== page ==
While I was in treatment for an eating disorder, my nutritionist urged me to attend a support group for women with anorexia and bulimia. Reluctantly, I went. Once.
Though the other women were in various stages of recovery, most seemed to be stable. They
- shared their feelings and conflicts over food,
- compared notes on how well they were doing with the doctor or nutritionist-designed diet program
- talked about how this affected their relationships with their children or husbands or other family members.
The leader kept the discussion on track so no one played comparison games of “I’m a ‘better’ anorexic than you are!” All in all, a good group.
But I walked away depressed. I could relate to their struggles, but I had this eery feeling that staying with this group would be unhealthy for me. For me to truly recover, I needed to be around people who didn’t have eating disorders. I needed friends who had healthy eating habits, who didn’t obsess over gaining a pound, who didn’t blink an eye at eating an ice cream cone.
I needed friends who weren’t like me.
A while back, a friend told me this story. Her friend Caroline (not her real name) attended a ladies’ brunch at her church. During the brunch, she attempted to converse with the other women at her table. Every woman there was married and had children and grandchildren. That is, everyone except Caroline.
Caroline is forty-something, never married, no children; obviously, she didn’t have that particular thing in common with them. No matter. She tried to talk to them anyway. She wasn’t terribly uncomfortable with the endless sagas of their grandchildren, photographs of the sweet darlings, or the laments that “they grow up so fast” or complaints about their husbands.
But each time a woman introduced herself, she asked Caroline, “Do you have children? Are you married?” When she said ‘no’, the conversation flagged. It was as though they were baffled by what to talk about with a childless, single woman. Caroline told my friend,
“They seemed more uncomfortable by my presence than I was with them.”
My friend wondered aloud to me, “Don’t they remember what it’s like to be single?”
Actually, probably not. I imagine that many of these women are like me: married young (22 in my case), didn’t work outside the home for long (if at all), and grew busy with their children. None of these things are bad; neither is marrying late (or not at all), having a career or never having children.
What’s pathetic is that these women didn’t know what to talk about with someone who didn’t share their life circumstances.
For years, their time had been focused entirely on their kids and husbands and friends who also focused on kids and husbands, until finally, they no longer knew anyone who wasn’t a wife and mother. So when Caroline popped up at their ladies’ brunch, they scratched their heads over what to say to her.
I have to admit, I felt superior to “those women”. I was pregnant with my first child and I privately vowed that I would never, ever, let myself become so baby-brained until I couldn’t talk about non-mommy topics. I would continue to passionately discuss Melville and his obsession with cannibalism, Derrida and the “presence of absence”, and participate in enthralling conversations about impressionist painters, gender theory and the history of the Julio-Claudian dynasty in the Roman empire.
Ah, yes, I would never be one of “those women”. It was beneath me.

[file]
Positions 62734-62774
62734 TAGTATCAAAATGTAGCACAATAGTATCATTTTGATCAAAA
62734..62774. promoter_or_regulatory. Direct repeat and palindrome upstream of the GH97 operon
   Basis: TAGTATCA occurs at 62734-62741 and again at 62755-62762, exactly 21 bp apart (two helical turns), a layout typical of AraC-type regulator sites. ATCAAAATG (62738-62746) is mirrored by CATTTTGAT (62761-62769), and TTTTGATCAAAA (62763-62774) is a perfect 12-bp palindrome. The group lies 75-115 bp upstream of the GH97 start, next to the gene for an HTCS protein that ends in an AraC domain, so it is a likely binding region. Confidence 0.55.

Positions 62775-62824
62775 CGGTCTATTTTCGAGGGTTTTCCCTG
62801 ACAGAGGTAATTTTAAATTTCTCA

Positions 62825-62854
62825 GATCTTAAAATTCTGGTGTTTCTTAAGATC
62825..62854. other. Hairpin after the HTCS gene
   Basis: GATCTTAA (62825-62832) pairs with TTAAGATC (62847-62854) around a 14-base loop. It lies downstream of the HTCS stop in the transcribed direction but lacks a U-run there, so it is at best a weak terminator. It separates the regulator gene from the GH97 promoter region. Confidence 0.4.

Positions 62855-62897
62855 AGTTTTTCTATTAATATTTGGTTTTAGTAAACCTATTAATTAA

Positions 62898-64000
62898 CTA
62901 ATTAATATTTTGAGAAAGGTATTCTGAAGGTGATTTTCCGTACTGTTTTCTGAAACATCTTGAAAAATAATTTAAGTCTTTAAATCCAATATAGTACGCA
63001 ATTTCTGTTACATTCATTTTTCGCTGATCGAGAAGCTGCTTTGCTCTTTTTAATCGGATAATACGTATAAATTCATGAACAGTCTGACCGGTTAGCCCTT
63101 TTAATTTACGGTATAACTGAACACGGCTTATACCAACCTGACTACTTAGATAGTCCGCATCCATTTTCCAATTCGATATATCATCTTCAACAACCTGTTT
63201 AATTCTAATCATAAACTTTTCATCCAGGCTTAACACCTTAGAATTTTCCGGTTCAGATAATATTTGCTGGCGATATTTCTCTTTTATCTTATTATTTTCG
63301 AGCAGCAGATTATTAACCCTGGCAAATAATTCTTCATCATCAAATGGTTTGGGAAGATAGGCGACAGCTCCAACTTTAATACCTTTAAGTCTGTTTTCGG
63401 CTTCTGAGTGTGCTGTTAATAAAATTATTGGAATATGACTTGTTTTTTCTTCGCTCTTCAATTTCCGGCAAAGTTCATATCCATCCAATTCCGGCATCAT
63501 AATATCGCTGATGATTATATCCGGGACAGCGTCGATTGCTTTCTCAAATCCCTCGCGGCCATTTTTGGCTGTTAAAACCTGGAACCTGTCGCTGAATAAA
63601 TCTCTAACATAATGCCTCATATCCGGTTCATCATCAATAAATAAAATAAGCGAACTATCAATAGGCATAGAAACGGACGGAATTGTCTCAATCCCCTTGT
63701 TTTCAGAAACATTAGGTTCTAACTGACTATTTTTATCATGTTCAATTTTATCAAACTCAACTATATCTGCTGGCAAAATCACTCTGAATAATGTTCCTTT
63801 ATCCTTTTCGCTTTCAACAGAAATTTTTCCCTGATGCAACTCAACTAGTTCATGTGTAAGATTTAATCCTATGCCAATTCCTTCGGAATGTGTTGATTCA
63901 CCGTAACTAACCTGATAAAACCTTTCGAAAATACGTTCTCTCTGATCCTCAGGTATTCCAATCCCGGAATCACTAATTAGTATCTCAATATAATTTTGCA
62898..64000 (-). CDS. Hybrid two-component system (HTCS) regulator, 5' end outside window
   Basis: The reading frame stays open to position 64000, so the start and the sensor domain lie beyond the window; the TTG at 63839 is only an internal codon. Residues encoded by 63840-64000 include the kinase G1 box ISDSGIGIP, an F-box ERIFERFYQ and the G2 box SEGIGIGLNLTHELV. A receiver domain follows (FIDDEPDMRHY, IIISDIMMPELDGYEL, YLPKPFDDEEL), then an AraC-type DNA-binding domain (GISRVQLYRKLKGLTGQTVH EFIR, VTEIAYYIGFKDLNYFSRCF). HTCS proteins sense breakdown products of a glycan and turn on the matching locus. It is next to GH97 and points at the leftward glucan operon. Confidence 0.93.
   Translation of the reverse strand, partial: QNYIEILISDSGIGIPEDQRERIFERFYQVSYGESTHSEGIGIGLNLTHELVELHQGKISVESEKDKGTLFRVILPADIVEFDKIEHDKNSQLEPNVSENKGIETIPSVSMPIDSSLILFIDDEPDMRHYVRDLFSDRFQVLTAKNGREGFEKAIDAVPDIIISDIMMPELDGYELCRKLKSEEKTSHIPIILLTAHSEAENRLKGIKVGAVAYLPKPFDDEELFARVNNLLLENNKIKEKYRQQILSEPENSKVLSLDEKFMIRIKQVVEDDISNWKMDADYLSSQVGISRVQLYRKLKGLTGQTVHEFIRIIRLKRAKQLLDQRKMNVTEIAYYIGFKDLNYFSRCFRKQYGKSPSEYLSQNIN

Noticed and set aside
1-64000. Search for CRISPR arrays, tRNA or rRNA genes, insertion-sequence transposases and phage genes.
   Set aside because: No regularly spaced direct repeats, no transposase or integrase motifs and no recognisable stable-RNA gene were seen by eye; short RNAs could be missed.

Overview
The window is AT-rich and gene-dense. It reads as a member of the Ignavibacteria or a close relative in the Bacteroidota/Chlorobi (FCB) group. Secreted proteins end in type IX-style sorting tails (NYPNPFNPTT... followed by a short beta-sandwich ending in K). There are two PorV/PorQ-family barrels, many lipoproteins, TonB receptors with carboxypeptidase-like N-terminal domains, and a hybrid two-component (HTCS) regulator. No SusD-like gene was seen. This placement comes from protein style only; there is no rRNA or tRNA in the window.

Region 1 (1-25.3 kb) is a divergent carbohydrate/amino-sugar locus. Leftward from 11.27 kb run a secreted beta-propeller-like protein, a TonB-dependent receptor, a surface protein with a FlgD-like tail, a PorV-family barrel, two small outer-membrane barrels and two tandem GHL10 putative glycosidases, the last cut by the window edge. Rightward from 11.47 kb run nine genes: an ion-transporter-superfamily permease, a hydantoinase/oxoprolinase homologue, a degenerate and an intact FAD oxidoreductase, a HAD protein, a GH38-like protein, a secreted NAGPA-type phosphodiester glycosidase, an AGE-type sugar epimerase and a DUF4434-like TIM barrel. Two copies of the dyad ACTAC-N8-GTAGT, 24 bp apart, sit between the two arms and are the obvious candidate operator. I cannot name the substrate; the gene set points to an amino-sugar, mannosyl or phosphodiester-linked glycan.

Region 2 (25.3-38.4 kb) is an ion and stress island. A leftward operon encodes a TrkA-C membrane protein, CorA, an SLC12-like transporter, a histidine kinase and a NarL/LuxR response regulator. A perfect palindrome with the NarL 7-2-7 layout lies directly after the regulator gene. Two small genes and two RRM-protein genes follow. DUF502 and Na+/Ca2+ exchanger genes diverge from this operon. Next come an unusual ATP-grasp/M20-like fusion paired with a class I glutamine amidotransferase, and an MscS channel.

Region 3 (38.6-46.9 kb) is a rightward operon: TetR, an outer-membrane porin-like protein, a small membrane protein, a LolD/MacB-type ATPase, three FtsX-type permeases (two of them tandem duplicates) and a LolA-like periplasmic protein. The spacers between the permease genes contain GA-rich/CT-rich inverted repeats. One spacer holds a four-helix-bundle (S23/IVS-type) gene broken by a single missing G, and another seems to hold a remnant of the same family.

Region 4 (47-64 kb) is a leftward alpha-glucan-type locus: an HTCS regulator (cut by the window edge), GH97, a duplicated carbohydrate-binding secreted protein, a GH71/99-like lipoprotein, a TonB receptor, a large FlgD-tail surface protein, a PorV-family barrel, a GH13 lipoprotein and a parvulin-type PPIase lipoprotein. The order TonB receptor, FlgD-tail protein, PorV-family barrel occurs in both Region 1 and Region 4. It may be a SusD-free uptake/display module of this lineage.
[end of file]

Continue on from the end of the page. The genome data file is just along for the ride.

Sigh. Pride goeth before a fall. . . .
Several years later, I was talking to a fellow gym member. She had always been friendly, ooh-ed and aww-ed over my little girl, and admired my buff biceps. (Glad to know all that weightlifting paid off!) As we waited for the gym to open, I asked her the first question that came to mind.
“Do you have children?”
She shook her head. “No.”
Suddenly, my tongue tied itself into a Gordian knot. What do I say now? I managed to continue the conversation—I think I asked about her job—but my mind just couldn’t figure out how to talk to her. She was Korean, didn’t speak English fluently, didn’t have a husband or child. We seemed to have little in common.
Later, I kicked myself.
- Why didn’t I ask about her hobbies?
- Or how her workouts were going?
- Or any one of the thousands of other topics available for discussion?
Ideas for conversation floated around in the atmosphere, just out of my reach, and at that moment, I seemed to have a better chance of flying in the clouds than making small talk. Pathetic.
I realized I had become a baby-brained, overly mommy-ized version of myself. The old, pre-motherhood Laura might’ve had difficulties, too; at the time, I didn’t have much experience with non-native English speakers. But this Laura taught English as a second language and had Korean students, so the language barrier wasn’t the root of the problem. I understood her accent.
The problem was that I didn’t have any friends who were different from me. I had let myself become consumed with motherhood and marriage until I couldn’t remember my prior life. I wanted my friends to look like me, think like me, act like me, and have lives like mine.
Notice a common denominator here? Me.
It’s natural to gravitate toward those who are like us, and we need those people.
But limiting our friendships—intentionally or not—to this circle is not good. It’s like being in a support group; I need to know that there are others who struggle with child discipline, their body image or hectic schedules. But I can’t make my support group be the only source of friendships. I’ll never grow that way.
Q4U: Have you ever stepped out of your comfort zone to make a friend who is “different” from you? What would you say to those (like me) who hesitate to do this?